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Hoover VT814D21-80 Motor Problem - But Motor Tests OK...?


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My Hoover washer is displaying E08 error code, indicating a motor problem, so I took out the motor and had a good look and then checked it with a multimeter. The results are puzzling me:

  • First step: carbon brushes have around 4 cm left on them - plenty - they're only a year or so old.
  • I cleaned the commutator thinking it might be that - then put it all back

The machine still didn't work: on the spin cycle, after the pump stops, there's the characteristic graunchywhine for a second and then nothing. So I know power is getting to the motor. I tried to help it on its way by moving the drum at the same time the motor was energised and it did start to spin for a while but then stopped again and wouldn't go. So I took the motor off and starting probing it with a multimeter:

  • Tacho contacts: 40 ohm
  • Stator windings - all around 2-4 ohms (3 circuits) - so they're OK
  • Armature - very slowly rotating the spindle through 360 deg, I measured the resistance, which varied from 2 to 4 ohm. No open or short circuit I could see.

So, given the cost of a motor, should I just buy another one anyway (even though I can't detect the issue), or is there something else I should check first?

Thanks :)

 

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You can’t replace the motor because it could be a power issue from the PCB. You can’t replace the PCB because it could be the motor. The problem with a fault like this is that until you’ve tried a new motor you can’t know if it is the motor at fault or something else.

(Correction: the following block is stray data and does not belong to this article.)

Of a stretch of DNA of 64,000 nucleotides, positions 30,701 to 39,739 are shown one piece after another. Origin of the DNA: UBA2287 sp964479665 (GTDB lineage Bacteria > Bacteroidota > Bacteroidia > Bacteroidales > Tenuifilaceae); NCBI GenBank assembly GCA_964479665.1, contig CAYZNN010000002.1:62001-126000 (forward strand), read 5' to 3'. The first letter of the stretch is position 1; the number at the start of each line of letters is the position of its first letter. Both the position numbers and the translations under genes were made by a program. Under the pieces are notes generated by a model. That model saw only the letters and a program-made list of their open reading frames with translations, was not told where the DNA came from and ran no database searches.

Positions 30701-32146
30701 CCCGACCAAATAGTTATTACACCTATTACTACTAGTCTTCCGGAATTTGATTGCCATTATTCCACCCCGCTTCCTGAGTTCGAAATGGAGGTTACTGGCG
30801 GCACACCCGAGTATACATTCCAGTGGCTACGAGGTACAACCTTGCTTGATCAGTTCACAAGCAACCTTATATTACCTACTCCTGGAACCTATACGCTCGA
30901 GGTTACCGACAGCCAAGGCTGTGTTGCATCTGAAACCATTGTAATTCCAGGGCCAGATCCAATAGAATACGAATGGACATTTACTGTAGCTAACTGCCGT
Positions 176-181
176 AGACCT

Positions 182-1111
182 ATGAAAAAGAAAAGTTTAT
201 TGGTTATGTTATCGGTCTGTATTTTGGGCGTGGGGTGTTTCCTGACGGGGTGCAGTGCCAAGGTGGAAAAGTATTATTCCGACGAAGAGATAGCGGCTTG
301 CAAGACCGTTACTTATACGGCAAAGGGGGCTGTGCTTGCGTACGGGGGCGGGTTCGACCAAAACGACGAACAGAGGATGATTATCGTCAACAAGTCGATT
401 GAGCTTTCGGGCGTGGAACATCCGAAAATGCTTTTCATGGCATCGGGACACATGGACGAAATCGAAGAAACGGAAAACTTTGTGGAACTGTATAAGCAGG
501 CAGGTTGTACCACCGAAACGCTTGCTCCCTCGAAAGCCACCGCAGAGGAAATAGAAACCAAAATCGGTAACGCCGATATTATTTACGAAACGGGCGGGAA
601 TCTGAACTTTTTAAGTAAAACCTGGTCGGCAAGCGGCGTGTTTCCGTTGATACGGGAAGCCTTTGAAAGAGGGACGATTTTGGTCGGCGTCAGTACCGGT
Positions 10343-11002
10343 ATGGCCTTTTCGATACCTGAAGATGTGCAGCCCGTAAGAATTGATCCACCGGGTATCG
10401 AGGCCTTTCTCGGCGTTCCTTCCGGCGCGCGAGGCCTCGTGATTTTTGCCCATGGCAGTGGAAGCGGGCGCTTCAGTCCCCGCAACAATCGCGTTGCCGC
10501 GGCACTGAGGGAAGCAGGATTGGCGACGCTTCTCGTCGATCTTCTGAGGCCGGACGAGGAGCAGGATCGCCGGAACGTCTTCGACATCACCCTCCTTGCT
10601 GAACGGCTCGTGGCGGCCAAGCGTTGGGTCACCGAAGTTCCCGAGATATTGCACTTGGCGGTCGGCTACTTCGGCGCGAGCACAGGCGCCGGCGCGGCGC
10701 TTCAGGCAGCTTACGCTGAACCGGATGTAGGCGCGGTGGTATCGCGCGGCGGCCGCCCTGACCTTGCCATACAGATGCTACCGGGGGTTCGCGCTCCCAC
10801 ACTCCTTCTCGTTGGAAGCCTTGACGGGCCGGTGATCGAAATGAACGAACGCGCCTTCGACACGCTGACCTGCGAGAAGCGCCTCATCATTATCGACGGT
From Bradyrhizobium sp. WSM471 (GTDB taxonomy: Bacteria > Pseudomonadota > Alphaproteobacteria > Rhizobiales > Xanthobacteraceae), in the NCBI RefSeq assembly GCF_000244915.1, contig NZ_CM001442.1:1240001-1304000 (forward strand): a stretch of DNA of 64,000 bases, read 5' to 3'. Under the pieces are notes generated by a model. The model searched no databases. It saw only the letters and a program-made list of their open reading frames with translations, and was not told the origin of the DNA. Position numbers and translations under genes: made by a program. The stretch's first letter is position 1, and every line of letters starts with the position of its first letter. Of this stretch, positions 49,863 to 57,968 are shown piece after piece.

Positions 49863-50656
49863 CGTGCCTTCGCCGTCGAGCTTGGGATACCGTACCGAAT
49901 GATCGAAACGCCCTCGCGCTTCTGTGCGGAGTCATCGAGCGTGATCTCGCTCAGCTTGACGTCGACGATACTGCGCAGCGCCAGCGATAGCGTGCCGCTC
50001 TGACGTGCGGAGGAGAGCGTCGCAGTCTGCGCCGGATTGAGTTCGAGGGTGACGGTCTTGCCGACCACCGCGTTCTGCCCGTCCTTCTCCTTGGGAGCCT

An engineer could just fit a new motor and if it fixes the fault great, but if not they can put the old one back, and try something else. 
 

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41 minutes ago, steverob10 said:

My Hoover washer is displaying E08 error code, indicating a motor problem, so I took out the motor and had a good look and then checked it with a multimeter. The results are puzzling me:

  • First step: carbon brushes have around 4 cm left on them - plenty - they're only a year or so old.
  • I cleaned the commutator thinking it might be that - then put it all back

The machine still didn't work: on the spin cycle, after the pump stops, there's the characteristic graunchywhine for a second and then nothing. So I know power is getting to the motor. I tried to help it on its way by moving the drum at the same time the motor was energised and it did start to spin for a while but then stopped again and wouldn't go. So I took the motor off and starting probing it with a multimeter:

  • Tacho contacts: 40 ohm
  • Stator windings - all around 2-4 ohms (3 circuits) - so they're OK
  • Armature - very slowly rotating the spindle through 360 deg, I measured the resistance, which varied from 2 to 4 ohm. No open or short circuit I could see.

So, given the cost of a motor, should I just buy another one anyway (even though I can't detect the issue), or is there something else I should check first?

Thanks :)

 

in the old days that would more than likely be a great big shiny chrome capacitor that kick started the motor - the fact its doing something to try and revolve when you give the drum a helping hand and pushing it by hand and a graunch whine sounds to me like it could be same kid of thing a motor capacitor. - 

These days the capacitor(s) will be on a main board or motor control board, I think they will still be huge capacitors  you could look and see if any electrolyte has leaked out of them or have burnt out or wrong OHM's measurements be careful though those big capacitors sure do hold some voltage in them even when the machine's 3 pin plug is plugged out of the wall I have got a jolt a couple of times before off them boards - you need to 'de-energise' the capacitors  first before touching the boards really to be safe